Sunday, January 1, 2012


Closing time 
One last call for alcohol 
So finish your whiskey or beer 
Closing time 
You don't have to go home 
But you can't stay here . . .
Closing time
Every new beginning 
Comes from some other beginning's end

That's all there is, folks -- there ain't no more. 

Don't go away mad . . . just GO AWAY!

Saturday, December 31, 2011

Patricia Barber

Will he 
kiss her on New Year's Eve, 
after the last guests leave, 
then kiss her again? 
From "The New Year Eve's Song" (2008).  

Guy Lombardo and his Royal Canadians used to own New Year's Eve with their version of "Auld Lang Syne."  But for my money, Patricia Barber owns New Year's Eve now.

When the members of a band goes on "indefinite hiatus," that's usually all she wrote, although sometimes they will get back together and pick up where they left off.  After tomorrow, 2 or 3 lines a day will be on indefinite hiatus -- at least for a year, perhaps forever.  Que sera, sera . . .

Click here to read more about "The New Year's Eve Song."

Friday, December 30, 2011

John Donne

No man is an island, entire of itself; every man is a piece of the continent, a part of the main. If a clod be washed away by the sea, Europe is the less . . . any man's death diminishes me, because I am involved in mankind, and therefore never send to know for whom the bell tolls; it tolls for thee.

From "Meditation XVII" of his Devotions Upon Emergent Occasions (1623).

Tomorrow the bell tolls for 2 or 3 lines a day.

2 or 3 lines a day simply required too much time and effort given the relatively small audience it attracted, so I've decided to pull the plug after doing 365 posts.  Those select few of you who read 2 or 3 lines a day regularly were kind enough to send me many kind comments during the year, and I appreciate your loyalty very much.

Thursday, December 29, 2011

Joey Eischen

He's going to have to suck on it and like it.
Joey Eischen was a major-league pitcher for all or part of 10 seasons, mostly with the Montreal Expos and Washington Nationals.

Eischen's comment was directed at Peter Angelos, the owner of the Baltimore Orioles, who had opposed the move of the franchise from Montreal to Washington in 2005 because he feared having a second major-league team so close to Baltimore would reduce attendance at Orioles games.

Joey's pithy comment says a lot about our daily existence in just one sentence.  So does this sentence: "The sh*t always rolls downhill."  If my children take these two sayings to heart, they will be well-prepared for the working world.

Joey Eischen
Orioles owner Peter Angelos

Wednesday, December 28, 2011

Charles Portis

I felt a visceral twinge of pain, lungs maybe, and I sat down on the bed to wait for it to pass.  The pain was concentrated in one burning spot about the size of a dime.  I wondered if I might have been hit by a small stray bullet sometime during the afternoon.  I had handled news accounts of men who had been shot and then walked about for hours, days, a lifetime, unaware of such wounds.
From his 1979 novel, Dog of the South.  The reclusive Portis, who was born on this date in 1933, is as deadpan as a novelist as there is.  He is best known for his 1968 novel, True Grit, which has been adapted for the movies twice.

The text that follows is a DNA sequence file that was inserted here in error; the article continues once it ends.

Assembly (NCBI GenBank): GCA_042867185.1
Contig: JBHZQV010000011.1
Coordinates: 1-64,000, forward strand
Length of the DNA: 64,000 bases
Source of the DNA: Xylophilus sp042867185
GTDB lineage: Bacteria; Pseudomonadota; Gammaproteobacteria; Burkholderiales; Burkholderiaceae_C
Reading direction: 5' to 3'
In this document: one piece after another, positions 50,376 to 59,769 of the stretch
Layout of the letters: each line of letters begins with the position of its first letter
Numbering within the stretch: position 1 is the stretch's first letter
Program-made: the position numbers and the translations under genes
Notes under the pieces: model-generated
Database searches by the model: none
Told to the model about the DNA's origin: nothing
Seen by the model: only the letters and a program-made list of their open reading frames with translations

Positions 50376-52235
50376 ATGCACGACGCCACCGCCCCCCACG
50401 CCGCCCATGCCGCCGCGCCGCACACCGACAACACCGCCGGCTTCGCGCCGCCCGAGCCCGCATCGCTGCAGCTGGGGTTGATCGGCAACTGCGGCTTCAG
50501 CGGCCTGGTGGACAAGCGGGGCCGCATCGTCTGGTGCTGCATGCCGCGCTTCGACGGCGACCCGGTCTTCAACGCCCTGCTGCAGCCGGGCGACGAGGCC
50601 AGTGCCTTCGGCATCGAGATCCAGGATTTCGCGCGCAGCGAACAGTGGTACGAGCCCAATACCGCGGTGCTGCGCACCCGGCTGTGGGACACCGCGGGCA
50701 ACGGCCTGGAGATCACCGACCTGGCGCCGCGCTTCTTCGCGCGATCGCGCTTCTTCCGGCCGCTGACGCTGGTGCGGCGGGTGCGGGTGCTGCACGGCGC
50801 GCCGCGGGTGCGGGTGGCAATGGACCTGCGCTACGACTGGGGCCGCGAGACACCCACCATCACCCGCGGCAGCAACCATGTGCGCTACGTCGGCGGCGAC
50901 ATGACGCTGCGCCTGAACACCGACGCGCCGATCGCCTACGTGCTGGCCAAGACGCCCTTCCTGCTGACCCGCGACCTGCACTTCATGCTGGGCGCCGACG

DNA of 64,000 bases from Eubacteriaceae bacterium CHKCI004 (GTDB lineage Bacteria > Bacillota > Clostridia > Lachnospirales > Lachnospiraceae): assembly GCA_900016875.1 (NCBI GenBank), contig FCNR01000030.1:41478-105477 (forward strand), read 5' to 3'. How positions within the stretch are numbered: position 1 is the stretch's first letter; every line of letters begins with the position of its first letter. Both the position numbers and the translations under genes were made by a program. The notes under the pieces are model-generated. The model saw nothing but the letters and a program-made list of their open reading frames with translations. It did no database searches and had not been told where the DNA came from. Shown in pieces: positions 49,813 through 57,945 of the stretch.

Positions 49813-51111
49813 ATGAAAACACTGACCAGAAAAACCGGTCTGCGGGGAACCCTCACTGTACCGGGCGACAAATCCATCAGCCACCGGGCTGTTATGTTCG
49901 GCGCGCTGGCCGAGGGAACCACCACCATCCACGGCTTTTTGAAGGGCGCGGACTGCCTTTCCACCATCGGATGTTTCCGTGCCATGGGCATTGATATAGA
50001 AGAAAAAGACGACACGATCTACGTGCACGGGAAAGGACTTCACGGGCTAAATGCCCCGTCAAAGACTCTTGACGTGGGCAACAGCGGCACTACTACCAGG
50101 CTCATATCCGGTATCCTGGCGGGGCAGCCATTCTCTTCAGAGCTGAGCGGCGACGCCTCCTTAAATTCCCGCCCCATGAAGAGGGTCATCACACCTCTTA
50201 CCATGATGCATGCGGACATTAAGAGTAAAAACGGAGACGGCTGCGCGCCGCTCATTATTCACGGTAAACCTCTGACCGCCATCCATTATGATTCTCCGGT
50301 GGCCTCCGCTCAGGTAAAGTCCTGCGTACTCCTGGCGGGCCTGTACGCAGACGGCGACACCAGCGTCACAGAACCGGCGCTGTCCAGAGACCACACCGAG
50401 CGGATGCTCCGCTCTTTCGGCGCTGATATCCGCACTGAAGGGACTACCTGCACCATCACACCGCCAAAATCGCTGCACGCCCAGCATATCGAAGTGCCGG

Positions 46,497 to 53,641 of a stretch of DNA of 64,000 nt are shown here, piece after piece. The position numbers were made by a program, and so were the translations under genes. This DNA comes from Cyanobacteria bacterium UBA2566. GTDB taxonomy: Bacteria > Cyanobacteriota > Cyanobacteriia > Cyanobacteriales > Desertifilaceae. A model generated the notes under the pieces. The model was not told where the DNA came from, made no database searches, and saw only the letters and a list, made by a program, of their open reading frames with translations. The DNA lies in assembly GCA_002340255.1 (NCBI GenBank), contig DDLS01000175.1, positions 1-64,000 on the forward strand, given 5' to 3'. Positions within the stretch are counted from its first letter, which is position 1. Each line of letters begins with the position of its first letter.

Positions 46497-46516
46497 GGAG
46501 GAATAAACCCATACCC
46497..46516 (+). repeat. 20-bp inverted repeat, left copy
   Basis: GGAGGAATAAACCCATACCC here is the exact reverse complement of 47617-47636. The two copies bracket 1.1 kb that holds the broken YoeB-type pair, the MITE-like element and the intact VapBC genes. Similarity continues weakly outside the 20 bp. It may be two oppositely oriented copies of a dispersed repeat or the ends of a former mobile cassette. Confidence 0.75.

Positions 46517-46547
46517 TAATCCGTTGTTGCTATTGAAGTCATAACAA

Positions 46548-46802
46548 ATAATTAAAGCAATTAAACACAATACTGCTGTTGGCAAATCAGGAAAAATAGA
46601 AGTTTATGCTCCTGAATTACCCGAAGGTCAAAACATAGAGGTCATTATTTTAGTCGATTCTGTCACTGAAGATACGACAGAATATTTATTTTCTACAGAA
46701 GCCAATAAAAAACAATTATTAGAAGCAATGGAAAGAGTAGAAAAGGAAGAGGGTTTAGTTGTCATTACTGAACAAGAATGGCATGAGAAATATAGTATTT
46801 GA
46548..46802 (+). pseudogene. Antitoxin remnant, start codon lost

Portis learned to write as a reporter for the University of Arkansas student newspaper and the Northwest Arkansas Times.  He worked in both New York City and London for the legendary New York Herald-Tribune before leaving journalism in 1964 to write novels.

Portis grew up in El Dorado, Arkansas, which is also the home of Baseball Hall of Famer Lou Brock, Country Music Hall of Famer Lefty Frizzell, and Pro Football Hall of Famer Lamar Hunt (who was one of the founders of the old American Football League and owner of the Kansas City Chiefs).

I spent part of August 9, 1974 -- the day that Richard Nixon resigned as President of the United States -- in El Dorado, trying to get my overheating 1970 Olds Cutlass fixed.  After having the coolant/antifreeze drained and replaced, the radiator cap replaced, and the thermostat replaced, it was determined that the problem was just a faulty temperature sensor -- my engine wasn't really overheating at all.  

Tuesday, December 27, 2011

John Sebastian

My darling be home soon
I couldn't bear to wait 
An extra minute if you dawdled

You're probably wondering why these lyrics -- from the Lovin' Spoonful's 1967 hit, "Darling Be Home Soon" -- are being featured on "Bad Romance Tuesday."

After all, that song is about a couple that is very much in love?  The singer is so head-over-heels that he can't bear to be apart from his lover for even one extra minute.  Awwwwww . . . how sweet is that?


How clueless can one guy be?  I guess he never asked himself JUST WHERE HAS SHE BEEN DAWDLING ALL THIS TIME?  AND WITH WHOM?

Wake up and smell the cat food, dumbass!  Someone is crushing it while you are sitting around singing a dopey song!  ("And I feel myself in bloom"?  Gag me with a spoon.)

Monday, December 26, 2011

W. H. Auden

Well, so that is that. Now we must dismantle the tree,
Putting the decorations back into their cardboard boxes --
Some have got broken -- 

And carrying them up to the attic. . . .
The Christmas Feast is already a fading memory,
And already the mind begins to be vaguely aware
Of an unpleasant whiff of apprehension at the thought
Of Lent and Good Friday which cannot, after all, now
Be very far off. . . . 

In the meantime there are bills to be paid, 
Machines to keep in repair,
Irregular verbs to learn, 

The Time Being to redeem from insignificance. 
The happy morning is over,
The night of agony still to come . . .
From his long poem, "For The Time Being: A Christmas Oratorio," which was published in 1944.

W. H. Auden